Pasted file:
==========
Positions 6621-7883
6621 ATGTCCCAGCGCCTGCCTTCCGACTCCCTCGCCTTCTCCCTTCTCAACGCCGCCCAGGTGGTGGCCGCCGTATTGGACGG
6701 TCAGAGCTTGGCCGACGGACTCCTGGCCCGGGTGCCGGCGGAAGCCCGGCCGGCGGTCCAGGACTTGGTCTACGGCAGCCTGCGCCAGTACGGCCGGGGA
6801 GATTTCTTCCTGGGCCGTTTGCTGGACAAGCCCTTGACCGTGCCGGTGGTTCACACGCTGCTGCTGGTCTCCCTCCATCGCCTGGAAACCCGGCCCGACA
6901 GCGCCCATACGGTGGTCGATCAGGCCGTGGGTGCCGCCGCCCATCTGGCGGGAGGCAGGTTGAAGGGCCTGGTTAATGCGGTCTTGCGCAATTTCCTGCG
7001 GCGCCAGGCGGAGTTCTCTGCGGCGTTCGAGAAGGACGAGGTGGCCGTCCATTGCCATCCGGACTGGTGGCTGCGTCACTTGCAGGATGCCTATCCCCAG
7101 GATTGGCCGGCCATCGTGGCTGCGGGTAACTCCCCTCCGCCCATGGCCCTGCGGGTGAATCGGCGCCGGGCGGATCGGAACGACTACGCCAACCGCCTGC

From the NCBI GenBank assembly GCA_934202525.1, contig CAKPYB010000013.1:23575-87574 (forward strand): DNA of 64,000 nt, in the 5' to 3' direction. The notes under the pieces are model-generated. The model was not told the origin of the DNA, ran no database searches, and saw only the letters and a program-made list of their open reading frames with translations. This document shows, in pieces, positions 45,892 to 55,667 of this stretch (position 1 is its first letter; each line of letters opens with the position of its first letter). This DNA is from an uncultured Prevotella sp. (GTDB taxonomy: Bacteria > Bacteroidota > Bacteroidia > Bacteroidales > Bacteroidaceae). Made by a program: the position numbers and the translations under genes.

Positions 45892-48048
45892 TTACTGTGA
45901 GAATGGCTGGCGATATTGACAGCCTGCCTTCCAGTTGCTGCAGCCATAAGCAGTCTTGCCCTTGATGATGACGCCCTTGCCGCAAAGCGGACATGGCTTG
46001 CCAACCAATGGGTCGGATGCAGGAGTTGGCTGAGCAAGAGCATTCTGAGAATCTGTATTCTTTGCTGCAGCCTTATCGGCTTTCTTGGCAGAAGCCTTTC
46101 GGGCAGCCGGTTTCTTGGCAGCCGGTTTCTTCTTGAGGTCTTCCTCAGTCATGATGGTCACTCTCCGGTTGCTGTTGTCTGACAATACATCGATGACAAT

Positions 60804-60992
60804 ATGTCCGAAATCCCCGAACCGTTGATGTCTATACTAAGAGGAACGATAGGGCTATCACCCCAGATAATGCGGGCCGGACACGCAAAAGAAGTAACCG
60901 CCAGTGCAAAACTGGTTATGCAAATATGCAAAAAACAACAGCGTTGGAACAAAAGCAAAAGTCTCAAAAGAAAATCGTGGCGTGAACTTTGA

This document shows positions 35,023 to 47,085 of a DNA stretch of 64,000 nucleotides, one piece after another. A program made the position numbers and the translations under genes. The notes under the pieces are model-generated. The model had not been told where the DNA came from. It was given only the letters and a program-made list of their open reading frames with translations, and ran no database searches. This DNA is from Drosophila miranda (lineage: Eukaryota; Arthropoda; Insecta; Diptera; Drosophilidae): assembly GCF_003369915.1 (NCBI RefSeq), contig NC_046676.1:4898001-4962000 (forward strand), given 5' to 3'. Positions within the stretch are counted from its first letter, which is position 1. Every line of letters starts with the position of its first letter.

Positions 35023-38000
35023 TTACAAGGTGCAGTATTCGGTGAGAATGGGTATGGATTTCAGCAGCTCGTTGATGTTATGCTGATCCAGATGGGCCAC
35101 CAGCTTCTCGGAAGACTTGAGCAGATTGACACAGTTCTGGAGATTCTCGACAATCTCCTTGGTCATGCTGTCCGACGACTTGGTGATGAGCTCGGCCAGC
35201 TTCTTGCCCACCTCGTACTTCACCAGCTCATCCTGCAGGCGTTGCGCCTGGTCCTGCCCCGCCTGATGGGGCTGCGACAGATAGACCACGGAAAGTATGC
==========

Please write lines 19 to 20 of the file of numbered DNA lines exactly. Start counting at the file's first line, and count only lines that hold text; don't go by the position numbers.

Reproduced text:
35023 TTACAAGGTGCAGTATTCGGTGAGAATGGGTATGGATTTCAGCAGCTCGTTGATGTTATGCTGATCCAGATGGGCCAC
35101 CAGCTTCTCGGAAGACTTGAGCAGATTGACACAGTTCTGGAGATTCTCGACAATCTCCTTGGTCATGCTGTCCGACGACTTGGTGATGAGCTCGGCCAGC